Media Review - Stiff: The Curious Lives of Human Cadavers

[image #1]How much force can a human face endure during an automobile accident? Can forensic scientists really tell how old a body is by the insect larvae that infest it? Does a human soul have a measurable mass? Questions such as these, though morbid, spark the curiosity of even the most gentle and kind-hearted person. It is in our nature to be curious of death, dying, and all the mysteries that surround the human corpse,for in truth, no one knows what lies on the "other side." However, information and history surround the body that remains behind and perhaps, no one knows more about this topic than Mary Roach, author of the intriguing book Stiff: The Curious Lives of Human Cadavers.

Roach, a columnist for Readers' Digest and a contributing editor for Discover magazine, delves deeply into the lore of the dead with scientific precision, seeking out facts and figures from pure fantasy. The reader quickly discovers that the adage, "science fact is stranger than science fiction," is without a doubt true. Roach begins her survey of morbid topics by examining the invaluable utility cadavers and their organs have had in bringing medical and surgical sciences to their present lifesaving standards. In ancient times, medicine and its practitioners lacked a thorough understanding of the internal structure of the human body, which did nothing to help sickly patients. However, as early as 300 B.C., Egyptian anatomists began to cut open the recently deceased to see how they were put together. Unfortunately, over time, non-rotten corpses became a hot commodity and history abounds with tales of unsavory individuals looting graves for the dead within, an act that became known as "body-snatching."

Roach continues her survey of post-mortem inquiry with a more modern view of cadavers as she explores their use in physical limitations testing. Everything from automobiles to rubber bullets has been projected at the dead in an effort to understand how much force a given anatomical feature can withstand. Though a ferociously debated topic, the use of cadavers to define the limits of the human body continues to occur in present day society. It is due to this scrutiny from anti-testing groups that facilities keep a very low profile in the media. Roach, however, was able to witness an automobile impact simulation on cadaver "UM006," and recants the incident in a candid and light-hearted manner,though still maintaining the solemnity of the event. Roach claims that in truth, cadaver testing has had amazing benefits to society: it is calculated that as a result of automobile crash testing using the dead, approximately 8,500 lives per year (since 1987) have been saved. Throughout Stiff, Roach manages to sneak such facts into the fabric of her work without having the reader feel as though they are having empty numbers tossed at them.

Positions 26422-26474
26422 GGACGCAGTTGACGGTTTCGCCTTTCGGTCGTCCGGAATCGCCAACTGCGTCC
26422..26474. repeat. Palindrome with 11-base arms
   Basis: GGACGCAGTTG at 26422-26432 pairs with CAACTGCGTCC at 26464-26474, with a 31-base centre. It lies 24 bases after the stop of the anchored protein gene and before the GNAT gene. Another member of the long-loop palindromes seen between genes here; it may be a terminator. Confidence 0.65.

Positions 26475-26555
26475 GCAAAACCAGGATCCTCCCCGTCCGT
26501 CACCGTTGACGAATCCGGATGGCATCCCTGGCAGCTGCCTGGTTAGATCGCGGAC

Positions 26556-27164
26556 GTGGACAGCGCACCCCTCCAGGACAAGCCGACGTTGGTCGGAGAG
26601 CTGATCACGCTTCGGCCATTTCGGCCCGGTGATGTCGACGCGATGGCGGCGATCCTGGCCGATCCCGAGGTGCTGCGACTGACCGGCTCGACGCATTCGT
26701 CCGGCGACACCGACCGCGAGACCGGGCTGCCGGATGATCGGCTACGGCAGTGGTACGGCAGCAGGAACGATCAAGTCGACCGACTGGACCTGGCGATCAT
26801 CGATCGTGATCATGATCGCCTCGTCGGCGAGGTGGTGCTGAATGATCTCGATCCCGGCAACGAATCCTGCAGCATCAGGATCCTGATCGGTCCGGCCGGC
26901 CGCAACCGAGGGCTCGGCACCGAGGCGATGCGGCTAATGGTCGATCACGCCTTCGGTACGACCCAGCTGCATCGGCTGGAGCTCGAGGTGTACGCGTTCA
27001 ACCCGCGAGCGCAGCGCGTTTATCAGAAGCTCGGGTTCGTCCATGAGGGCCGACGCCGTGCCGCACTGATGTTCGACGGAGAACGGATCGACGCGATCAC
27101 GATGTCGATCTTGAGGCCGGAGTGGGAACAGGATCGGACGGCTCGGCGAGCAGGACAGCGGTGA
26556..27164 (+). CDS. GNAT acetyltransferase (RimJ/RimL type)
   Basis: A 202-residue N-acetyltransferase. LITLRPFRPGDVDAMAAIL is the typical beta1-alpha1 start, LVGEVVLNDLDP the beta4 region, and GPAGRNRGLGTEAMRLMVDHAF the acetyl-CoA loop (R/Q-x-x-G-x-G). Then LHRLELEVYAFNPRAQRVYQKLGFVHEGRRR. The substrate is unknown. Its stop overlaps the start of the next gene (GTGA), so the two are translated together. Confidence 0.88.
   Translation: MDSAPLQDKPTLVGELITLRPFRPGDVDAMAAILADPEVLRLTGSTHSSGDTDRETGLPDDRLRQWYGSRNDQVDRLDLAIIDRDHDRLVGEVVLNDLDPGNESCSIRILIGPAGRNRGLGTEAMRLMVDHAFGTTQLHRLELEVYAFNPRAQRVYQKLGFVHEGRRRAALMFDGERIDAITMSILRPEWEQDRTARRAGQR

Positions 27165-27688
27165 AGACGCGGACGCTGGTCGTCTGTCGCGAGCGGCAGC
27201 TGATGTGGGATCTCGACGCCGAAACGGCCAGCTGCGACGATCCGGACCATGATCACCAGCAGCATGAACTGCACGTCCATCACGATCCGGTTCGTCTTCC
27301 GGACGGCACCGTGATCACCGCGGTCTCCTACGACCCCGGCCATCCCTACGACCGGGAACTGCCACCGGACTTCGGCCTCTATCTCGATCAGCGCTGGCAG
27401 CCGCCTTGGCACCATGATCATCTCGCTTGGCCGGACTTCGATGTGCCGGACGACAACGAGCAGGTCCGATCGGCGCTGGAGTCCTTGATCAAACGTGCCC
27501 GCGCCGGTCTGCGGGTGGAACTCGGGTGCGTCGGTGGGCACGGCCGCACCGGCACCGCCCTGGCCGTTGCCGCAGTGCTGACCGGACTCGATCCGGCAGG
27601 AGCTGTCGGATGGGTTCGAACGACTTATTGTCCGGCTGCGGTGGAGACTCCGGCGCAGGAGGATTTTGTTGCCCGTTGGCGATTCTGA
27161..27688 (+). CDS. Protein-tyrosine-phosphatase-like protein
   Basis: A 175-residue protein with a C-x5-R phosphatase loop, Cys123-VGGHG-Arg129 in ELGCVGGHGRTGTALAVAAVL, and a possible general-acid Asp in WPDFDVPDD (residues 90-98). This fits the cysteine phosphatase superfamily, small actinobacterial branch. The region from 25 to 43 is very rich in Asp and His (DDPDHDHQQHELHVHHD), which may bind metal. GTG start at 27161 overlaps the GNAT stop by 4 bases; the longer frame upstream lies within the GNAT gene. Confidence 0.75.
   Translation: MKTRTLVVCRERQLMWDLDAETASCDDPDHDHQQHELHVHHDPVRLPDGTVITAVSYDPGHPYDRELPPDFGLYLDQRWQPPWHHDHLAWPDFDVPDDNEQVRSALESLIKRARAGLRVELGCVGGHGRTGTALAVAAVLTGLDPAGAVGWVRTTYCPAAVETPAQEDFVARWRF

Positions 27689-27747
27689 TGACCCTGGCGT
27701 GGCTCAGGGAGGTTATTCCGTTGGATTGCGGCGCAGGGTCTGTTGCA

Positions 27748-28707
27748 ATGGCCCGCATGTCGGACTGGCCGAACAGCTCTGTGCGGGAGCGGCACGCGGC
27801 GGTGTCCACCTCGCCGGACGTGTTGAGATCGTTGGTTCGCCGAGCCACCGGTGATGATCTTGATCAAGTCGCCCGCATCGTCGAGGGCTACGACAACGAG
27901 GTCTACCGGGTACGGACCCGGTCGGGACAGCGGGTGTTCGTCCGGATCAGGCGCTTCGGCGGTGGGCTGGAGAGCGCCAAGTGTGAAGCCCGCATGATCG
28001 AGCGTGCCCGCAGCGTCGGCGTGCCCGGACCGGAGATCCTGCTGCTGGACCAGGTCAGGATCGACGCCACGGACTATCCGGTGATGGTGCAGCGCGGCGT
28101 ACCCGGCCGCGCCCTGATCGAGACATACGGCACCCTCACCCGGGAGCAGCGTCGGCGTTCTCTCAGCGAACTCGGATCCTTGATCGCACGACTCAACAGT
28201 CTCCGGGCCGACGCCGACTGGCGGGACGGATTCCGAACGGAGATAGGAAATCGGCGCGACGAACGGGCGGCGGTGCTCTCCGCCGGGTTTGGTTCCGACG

Another example of her ability to integrate the details of numbers and dates into a broader picture comes from the chapter entitled "How to Know If You're Dead." The chapter describes how a murder trial in 1973 resulted in California being the first state to pass legislation defining brain death as the legal definition of death. It seems from this information that California really does know "how to tell if you're dead" and Roach knows how to effectively communicate it to us.

Roach's style plays another paramount role: it keeps the reading pace lively. One would imagine that an entire book about death and decay would be rather morbid and repulsive and less than conducive to reading. However, Roach assumes the role of an amused skeptic, who recounts her adventures in morgues and cemeteries as though she was meandering through an English garden. Truly, her prose adds a sense of humor to the grim reaper between the lines.

Stiff: The Curious Lives of Human Cadavers is a book that does not disappoint. It has fascinating facts, captivating experiences, a few gruesome details, and more than its fair share of dead bodies. Roach does a spectacular job of entwining each of these aspects into a witty, informative, and generally entertaining read.
One of the founding fathers of JYI, Brian Su, became the youngest person to co-PI a grant from the NSF. The purpose of the grant was to fund the start-up costs for JYI.
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